Australia introduced regulations allowing the country’s road traffic authorities to roll out intelligent transport systems (ITS) which enable vehicle-to-vehicle, vehicle-to-person or vehicle-to-infrastructure communications.
The new regulations allow the 5.9GHz band to be used for ITS in Australia and are consistent with ITS arrangements in major vehicle markets including the US and EU.
Following an industry consultation, the Australian Communications and Media Authority announced the Radiocommunications (ITS) Class Licence 2017, which supports the use of complying wireless technologies and devices.
“ITS are expected to make roads smarter, safer and cleaner through the use of communications technologies,” said ACMA acting chair James Cameron.
He said harmonising Australia’s ITS arrangements with wider global developments means Australian motorists are more likely to enjoy the benefits of connected vehicles as they become available.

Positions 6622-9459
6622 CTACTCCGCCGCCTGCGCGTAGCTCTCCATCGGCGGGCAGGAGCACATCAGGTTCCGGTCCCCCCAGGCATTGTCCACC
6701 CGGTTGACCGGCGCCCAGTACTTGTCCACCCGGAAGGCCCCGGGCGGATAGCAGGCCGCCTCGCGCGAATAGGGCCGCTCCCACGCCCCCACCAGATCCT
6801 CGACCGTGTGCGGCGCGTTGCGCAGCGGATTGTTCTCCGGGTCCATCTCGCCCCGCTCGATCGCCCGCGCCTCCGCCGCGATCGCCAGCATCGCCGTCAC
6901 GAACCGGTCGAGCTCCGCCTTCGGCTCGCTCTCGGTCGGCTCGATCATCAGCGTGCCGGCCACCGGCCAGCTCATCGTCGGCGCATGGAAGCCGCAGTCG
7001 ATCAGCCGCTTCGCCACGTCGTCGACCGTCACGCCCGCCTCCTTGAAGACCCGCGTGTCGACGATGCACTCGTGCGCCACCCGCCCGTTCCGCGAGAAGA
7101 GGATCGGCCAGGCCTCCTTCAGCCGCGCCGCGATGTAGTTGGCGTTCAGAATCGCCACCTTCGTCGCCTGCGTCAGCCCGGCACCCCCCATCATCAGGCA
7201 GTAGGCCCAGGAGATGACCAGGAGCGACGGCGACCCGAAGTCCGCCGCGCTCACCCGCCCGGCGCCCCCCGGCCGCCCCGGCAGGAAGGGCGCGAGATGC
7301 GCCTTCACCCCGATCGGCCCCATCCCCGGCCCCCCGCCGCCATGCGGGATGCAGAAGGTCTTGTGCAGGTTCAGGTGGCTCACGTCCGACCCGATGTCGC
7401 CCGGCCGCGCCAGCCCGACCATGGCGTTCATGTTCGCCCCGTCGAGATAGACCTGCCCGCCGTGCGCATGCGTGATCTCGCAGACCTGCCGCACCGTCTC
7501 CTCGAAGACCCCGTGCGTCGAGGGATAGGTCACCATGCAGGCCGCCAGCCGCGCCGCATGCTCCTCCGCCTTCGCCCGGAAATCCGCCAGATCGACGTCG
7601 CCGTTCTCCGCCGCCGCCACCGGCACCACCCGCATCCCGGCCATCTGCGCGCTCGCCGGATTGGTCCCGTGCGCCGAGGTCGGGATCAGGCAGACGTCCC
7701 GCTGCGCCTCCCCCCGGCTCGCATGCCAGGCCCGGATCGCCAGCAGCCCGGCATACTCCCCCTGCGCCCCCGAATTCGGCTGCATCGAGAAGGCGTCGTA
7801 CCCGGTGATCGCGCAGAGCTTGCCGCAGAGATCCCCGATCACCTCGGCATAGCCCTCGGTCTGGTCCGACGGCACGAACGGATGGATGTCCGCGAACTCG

Cellular vehicle-to-everything (C-V2X) standards were finalised by the 3GPP in 2017 to enable communication between vehicles, other road users and their wider surroundings including traffic signals and roadworks.
Several cross-industry groups are in the process of developing applications based on the protocols. The groups are working with government agencies around the world to move trials forward.
In March 2017 HKT, Huawei, Qualcomm and the Applied Science and Technology Research Institute (ASTRI) established the Smart Mobility Consortium to bring C-V2X technologies to Hong Kong. The group said at the time it planned to approach the government for trial access to the 5.9GHz spectrum band.
A group of six automotive, telecoms and tech companies – Continental, Ericsson, Nissan, NTT Docomo, OKI and Qualcomm – last week announced plans to conduct the first field trials of C-V2X technology in Japan to demonstrate the enhanced range, reliability and latency of direct communications using the 5GHz band.
In the US in November 2017 Qualcomm, Nokia, Ford and AT&T teamed up to trial C-V2X technology. LG and Qualcomm previously announced plans to establish a joint research centre in South Korea to develop 5G and C-V2X technologies.